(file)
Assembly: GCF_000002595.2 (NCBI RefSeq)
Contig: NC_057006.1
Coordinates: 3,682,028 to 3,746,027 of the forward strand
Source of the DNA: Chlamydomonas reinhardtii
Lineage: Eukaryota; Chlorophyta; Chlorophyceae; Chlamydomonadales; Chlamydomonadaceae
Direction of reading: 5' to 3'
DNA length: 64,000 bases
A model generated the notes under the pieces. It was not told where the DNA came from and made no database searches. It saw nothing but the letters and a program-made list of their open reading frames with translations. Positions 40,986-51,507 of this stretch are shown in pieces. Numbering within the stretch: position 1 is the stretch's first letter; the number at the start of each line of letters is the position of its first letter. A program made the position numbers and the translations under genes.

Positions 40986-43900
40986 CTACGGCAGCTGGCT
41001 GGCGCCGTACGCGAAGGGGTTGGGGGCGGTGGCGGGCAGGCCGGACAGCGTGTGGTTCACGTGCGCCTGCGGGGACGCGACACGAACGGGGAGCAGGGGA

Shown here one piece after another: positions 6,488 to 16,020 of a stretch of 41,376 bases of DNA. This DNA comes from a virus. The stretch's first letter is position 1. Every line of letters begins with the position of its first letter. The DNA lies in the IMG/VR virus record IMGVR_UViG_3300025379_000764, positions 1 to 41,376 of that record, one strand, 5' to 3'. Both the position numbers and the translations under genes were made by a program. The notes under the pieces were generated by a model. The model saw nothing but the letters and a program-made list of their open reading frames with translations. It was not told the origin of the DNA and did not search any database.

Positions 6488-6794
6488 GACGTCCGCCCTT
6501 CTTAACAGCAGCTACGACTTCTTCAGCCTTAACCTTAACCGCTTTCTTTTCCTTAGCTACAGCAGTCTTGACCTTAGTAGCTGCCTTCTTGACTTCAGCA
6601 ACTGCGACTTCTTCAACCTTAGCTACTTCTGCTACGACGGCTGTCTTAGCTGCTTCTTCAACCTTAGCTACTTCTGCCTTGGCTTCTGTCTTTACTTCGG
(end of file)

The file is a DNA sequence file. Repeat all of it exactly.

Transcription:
Assembly: GCF_000002595.2 (NCBI RefSeq)
Contig: NC_057006.1
Coordinates: 3,682,028 to 3,746,027 of the forward strand
Source of the DNA: Chlamydomonas reinhardtii
Lineage: Eukaryota; Chlorophyta; Chlorophyceae; Chlamydomonadales; Chlamydomonadaceae
Direction of reading: 5' to 3'
DNA length: 64,000 bases
A model generated the notes under the pieces. It was not told where the DNA came from and made no database searches. It saw nothing but the letters and a program-made list of their open reading frames with translations. Positions 40,986-51,507 of this stretch are shown in pieces. Numbering within the stretch: position 1 is the stretch's first letter; the number at the start of each line of letters is the position of its first letter. A program made the position numbers and the translations under genes.

Positions 40986-43900
40986 CTACGGCAGCTGGCT
41001 GGCGCCGTACGCGAAGGGGTTGGGGGCGGTGGCGGGCAGGCCGGACAGCGTGTGGTTCACGTGCGCCTGCGGGGACGCGACACGAACGGGGAGCAGGGGA

Shown here one piece after another: positions 6,488 to 16,020 of a stretch of 41,376 bases of DNA. This DNA comes from a virus. The stretch's first letter is position 1. Every line of letters begins with the position of its first letter. The DNA lies in the IMG/VR virus record IMGVR_UViG_3300025379_000764, positions 1 to 41,376 of that record, one strand, 5' to 3'. Both the position numbers and the translations under genes were made by a program. The notes under the pieces were generated by a model. The model saw nothing but the letters and a program-made list of their open reading frames with translations. It was not told the origin of the DNA and did not search any database.

Positions 6488-6794
6488 GACGTCCGCCCTT
6501 CTTAACAGCAGCTACGACTTCTTCAGCCTTAACCTTAACCGCTTTCTTTTCCTTAGCTACAGCAGTCTTGACCTTAGTAGCTGCCTTCTTGACTTCAGCA
6601 ACTGCGACTTCTTCAACCTTAGCTACTTCTGCTACGACGGCTGTCTTAGCTGCTTCTTCAACCTTAGCTACTTCTGCCTTGGCTTCTGTCTTTACTTCGG